“If your compassion does not include yourself, it is incomplete.” ― Jack Kornfield, Buddha's Little Instruction Book Click To Tweet
  • Assess the situation

Once you’ve reached the point of being honest with yourself, you can begin to assess the situation that you’ve found yourself in.

What exactly are all the things taking up your time and are they really your responsibility? Really, really your responsibility?

If you’re struggling with this one, I can recommend reading this blog by Carolyn Spring. You know the current situation isn’t sustainable so decide to put a stop taking on too much before it puts a stop to you.

  • Prioritise your time

Imagine you’ve got a cup full of your time and energy. At the moment you share that cup with everyone who asks and there’s rarely a drop left for you.

To live a balanced life, the idea is that you fill your cup with nourishment for yourself until it overflows. It is only then do you share this nourishment with others – not from your cup but from your saucer.

Another way to think of it is that when a plane starts to crash, you’re told to put your own oxygen mask on before helping others.

  • Commit to one thing

Making the change to putting yourself above others can be tough so make it easy to start with. Start small.

Pick just one way you can put yourself first. It doesn’t need to be fancy, expensive or time consuming.

Don’t risk jumping in at the deep end – you’ll scare yourself and turn back to what you know. Start tiny if you need – I started with brushing my teeth twice a day, no matter what. As you’re doing it, remind yourself you’re doing this because you matter.

  • Consistency is key

Finally, you need to keep it going every day, no matter what.

Missing brushing your teeth one night out of seven because you’ve done so much you’ve fallen asleep on the sofa isn’t going to matter in the long run. What matters is the message you’re giving yourself.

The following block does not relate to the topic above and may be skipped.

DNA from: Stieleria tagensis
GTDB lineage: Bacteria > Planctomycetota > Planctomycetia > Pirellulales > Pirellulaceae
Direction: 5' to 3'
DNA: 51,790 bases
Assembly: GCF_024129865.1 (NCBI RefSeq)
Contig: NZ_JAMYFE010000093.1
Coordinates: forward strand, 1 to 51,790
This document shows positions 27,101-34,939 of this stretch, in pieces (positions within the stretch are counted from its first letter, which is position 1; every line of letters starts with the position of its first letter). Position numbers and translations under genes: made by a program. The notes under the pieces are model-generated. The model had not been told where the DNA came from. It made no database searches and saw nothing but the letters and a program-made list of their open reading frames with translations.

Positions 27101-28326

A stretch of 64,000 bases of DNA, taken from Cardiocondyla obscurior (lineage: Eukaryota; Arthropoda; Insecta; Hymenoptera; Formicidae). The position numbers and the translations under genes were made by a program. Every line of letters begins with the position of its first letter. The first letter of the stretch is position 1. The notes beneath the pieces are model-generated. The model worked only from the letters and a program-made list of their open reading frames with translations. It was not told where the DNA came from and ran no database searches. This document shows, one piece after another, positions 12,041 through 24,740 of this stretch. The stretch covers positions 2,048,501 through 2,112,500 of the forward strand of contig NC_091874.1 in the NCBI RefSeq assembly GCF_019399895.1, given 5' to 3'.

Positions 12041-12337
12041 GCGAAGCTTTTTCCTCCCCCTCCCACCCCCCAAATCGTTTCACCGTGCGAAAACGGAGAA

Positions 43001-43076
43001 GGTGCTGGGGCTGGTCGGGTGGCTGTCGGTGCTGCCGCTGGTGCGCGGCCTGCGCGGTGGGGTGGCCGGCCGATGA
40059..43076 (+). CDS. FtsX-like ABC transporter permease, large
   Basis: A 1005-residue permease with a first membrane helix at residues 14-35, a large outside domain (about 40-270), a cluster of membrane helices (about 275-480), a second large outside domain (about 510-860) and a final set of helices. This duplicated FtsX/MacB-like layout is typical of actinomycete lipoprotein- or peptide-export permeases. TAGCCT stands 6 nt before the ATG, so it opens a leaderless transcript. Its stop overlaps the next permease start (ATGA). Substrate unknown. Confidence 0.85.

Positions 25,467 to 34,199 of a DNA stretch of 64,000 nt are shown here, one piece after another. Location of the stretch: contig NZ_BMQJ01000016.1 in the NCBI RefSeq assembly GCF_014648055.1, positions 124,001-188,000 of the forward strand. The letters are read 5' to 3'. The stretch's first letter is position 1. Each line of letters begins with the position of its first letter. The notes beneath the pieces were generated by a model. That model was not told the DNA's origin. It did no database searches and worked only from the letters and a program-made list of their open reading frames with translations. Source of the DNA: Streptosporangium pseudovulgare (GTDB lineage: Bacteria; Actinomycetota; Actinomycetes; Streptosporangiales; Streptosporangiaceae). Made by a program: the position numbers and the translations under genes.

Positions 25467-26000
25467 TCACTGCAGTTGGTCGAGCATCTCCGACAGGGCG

Every time you do the action you’ve chosen, you reinforce that you matter. You say that you’re entitled to your health and your time, that you are looking after yourself as well as you look after others.

It might be a good idea to find a way to be accountable. Perhaps make tick chart and tick off each day or let a friend know what you’re doing and encourage each other.

Every time you choose to look after yourself, you reinforce the message that you matter. Click To Tweet

With each and every step along the way, remember to be kind to yourself.

Next week I’ll be writing about what do if you’re really feeling hopeless about even being able to do the basics of looking after yourself.

Until then you can find me on Facebook and Twitter or you can book an appointment with me.

Alice Tew

To do list with burnout

Heading For a Burnout? Why You Need To Know About Self Care

What’s on your to-do list this week?

  • Plan a week of enriching activities for your children
  • or go to work and exceed all your targets (or both!)
  • race to pick up the children from nursery or school
  • feed them, try and remember to do their homework, bath them, get them to bed
  • wash the pots, push the hoover around, iron clothes for tomorrow
  • pick up an email from your manager
  • argue with your partner about whose turn it is to put out the bins
  • ring your mother before she panics that you’ve dropped off the planet
  • burnout
Burnout probably isn't something you've written on your to-do list but if you're neglecting your self-care, you might as well have. Click To Tweet

Why is self care important anyway?

I used to be one of those people that just kept going and going. People seemed to look at me and marvel. I would regularly get comments like “I don’t know know how you do it” and “When do you sleep?!”. To me “it just needs to be good enough” and “you can only do your best” meant giving 100%, 24/7. As soon as I’d achieved one thing, I was on to the next thing – barely even leaving space to celebrate and enjoy my successes.

I was spinning all kinds of plates like a spectacular circus performer. Every day there were more and more plates to spin and they were wobbling faster and faster. Every day, I pushed myself harder and harder to spin, spin, spin. I tried dropping out some plates but new ones just appeared in their places.